By Acting Park Naturalist Donald E. McHenry
IN these days when the Grand Canyon National Park is a hive of activity at the hands of the Civilian Conservation Corps, National Industrial Recovery Act Workers and Civil Works Administration Workers, it is worthwhile noting that some of this industry has found its way into the Educational and Research Division. Four of the C.C.C. boys were assigned to museum detail.
Their first job was to assist Ranger Naturalist Louis Schellbach in the reorganization of the archaeological exhibits at Wayside Museum of Archaeology. Part of the work consisted of assembling and restoring a number of ancient Indian pottery specimens. The remarkable skill they displayed in doing this work can be appreciated somewhat by an examination of the accompanying photograph showing the boys actually at work in the office of the Park Naturalist. Most of the pots shown were in a number of broken bits before the work commenced. In some cases plaster of paris substituted for the missing pieces as can be seen in the hands of the boy on the right. They rebuilt completely seven pots and cleaned some miscellaneous fragments.
In addition the boys cleaned and catalogued about 2,500 pot sherds from about 100 surface collections at Indian Pueblo ruin sites in Grand Canyon; three Indian baskets of the Colonial Period; a pair of Indian weaving sticks; about 30 bones of various descriptions and uses; a dozen basket fragments; two pairs of fiber sandles and 250 arrowhead specimens. A large cross-section of Western Yellow Pine, exhibited at Wayside Museum, showing dated tree rings was polished in order to bring out the rings more distinctly. Some archaeological materials from the Wayside Museum were re-catalogued.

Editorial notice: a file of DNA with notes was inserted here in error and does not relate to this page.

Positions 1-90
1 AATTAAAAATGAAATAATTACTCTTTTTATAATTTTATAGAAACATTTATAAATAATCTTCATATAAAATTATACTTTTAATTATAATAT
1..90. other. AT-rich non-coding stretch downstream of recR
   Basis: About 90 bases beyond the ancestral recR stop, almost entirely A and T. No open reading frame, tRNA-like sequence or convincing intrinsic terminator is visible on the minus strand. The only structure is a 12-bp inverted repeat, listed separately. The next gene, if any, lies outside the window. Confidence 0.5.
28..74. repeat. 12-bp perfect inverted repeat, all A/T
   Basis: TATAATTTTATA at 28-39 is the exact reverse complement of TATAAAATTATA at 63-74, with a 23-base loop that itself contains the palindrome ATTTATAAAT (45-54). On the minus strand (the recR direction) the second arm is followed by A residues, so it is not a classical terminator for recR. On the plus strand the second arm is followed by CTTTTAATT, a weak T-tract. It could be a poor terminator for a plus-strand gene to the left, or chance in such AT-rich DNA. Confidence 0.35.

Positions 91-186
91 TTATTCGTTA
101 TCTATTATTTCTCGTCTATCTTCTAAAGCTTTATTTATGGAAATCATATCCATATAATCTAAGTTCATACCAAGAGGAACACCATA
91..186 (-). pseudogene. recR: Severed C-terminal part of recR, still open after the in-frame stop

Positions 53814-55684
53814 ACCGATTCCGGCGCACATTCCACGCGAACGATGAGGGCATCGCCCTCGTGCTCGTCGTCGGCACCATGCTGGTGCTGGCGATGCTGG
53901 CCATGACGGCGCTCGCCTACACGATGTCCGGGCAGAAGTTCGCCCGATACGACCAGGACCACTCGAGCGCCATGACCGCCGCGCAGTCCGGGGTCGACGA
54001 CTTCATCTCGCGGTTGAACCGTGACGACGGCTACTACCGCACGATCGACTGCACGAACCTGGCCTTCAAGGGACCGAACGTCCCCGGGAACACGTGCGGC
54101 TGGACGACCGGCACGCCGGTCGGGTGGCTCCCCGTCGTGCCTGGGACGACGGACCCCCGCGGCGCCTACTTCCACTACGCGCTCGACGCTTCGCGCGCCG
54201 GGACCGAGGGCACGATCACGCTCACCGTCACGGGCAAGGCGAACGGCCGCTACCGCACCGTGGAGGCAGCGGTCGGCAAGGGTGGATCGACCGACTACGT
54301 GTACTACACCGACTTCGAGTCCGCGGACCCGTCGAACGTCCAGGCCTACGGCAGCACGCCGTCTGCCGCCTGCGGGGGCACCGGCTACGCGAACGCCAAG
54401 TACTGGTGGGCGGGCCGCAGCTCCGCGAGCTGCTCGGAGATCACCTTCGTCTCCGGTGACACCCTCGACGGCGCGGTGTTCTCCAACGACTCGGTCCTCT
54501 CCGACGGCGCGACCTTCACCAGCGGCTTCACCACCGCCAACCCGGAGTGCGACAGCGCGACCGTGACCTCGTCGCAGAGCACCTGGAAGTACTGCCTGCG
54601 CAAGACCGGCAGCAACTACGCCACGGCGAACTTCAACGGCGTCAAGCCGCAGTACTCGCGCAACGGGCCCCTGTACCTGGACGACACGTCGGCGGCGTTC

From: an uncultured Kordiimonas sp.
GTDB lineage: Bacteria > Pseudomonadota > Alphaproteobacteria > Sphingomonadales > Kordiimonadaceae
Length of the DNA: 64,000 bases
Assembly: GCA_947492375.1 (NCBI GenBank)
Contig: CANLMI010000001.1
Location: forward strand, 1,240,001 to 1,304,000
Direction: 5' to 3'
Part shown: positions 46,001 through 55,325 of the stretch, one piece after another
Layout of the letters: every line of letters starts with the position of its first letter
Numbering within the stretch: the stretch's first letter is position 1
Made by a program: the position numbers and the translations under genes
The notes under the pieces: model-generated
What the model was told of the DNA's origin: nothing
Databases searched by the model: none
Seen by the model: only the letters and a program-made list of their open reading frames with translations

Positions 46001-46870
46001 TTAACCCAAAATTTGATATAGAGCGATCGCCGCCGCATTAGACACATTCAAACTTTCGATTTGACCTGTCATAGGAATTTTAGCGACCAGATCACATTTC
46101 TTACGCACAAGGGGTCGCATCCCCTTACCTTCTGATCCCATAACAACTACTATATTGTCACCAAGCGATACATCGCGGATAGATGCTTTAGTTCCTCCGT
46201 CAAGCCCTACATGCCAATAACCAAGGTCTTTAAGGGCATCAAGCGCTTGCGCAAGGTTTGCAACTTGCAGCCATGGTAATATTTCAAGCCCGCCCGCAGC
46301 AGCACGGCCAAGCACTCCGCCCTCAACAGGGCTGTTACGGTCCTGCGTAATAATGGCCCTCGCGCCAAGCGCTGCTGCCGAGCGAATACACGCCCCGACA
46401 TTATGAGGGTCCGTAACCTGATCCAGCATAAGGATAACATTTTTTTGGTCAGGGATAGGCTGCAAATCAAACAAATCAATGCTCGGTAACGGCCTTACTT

After the archaeological work, these C.C.C. boys gathered together about 350 plant specimens which had been collected in the Canyon in the past few years. These plants had been stored away because of lack of time and means for properly arranging them. This will make a valuable additional display aid visitors to understand the floral structure of the Canyon. Much of the value of this scientific material lies in the information about it. This information has been carefully classified and catalogued by the boys. Certainly one very necessary qualification for these workers is versatility and the boys on the museum detail are well supplied with it.
Many of our readers will find it difficult to realize the amount of careful, painstaking work all this has involved. Add to this the fact that none of these boys had had any previous experience in this kind of work. But a very valuable asset has been their decided interest in this project and their willingness and ability to learn. Such work as these C.C.C. boys are doing can be classed as the highest type of conservation work. They are to be congratulated upon such a splendid spirit of cooperation which alone makes possible the execution of this valuable work.
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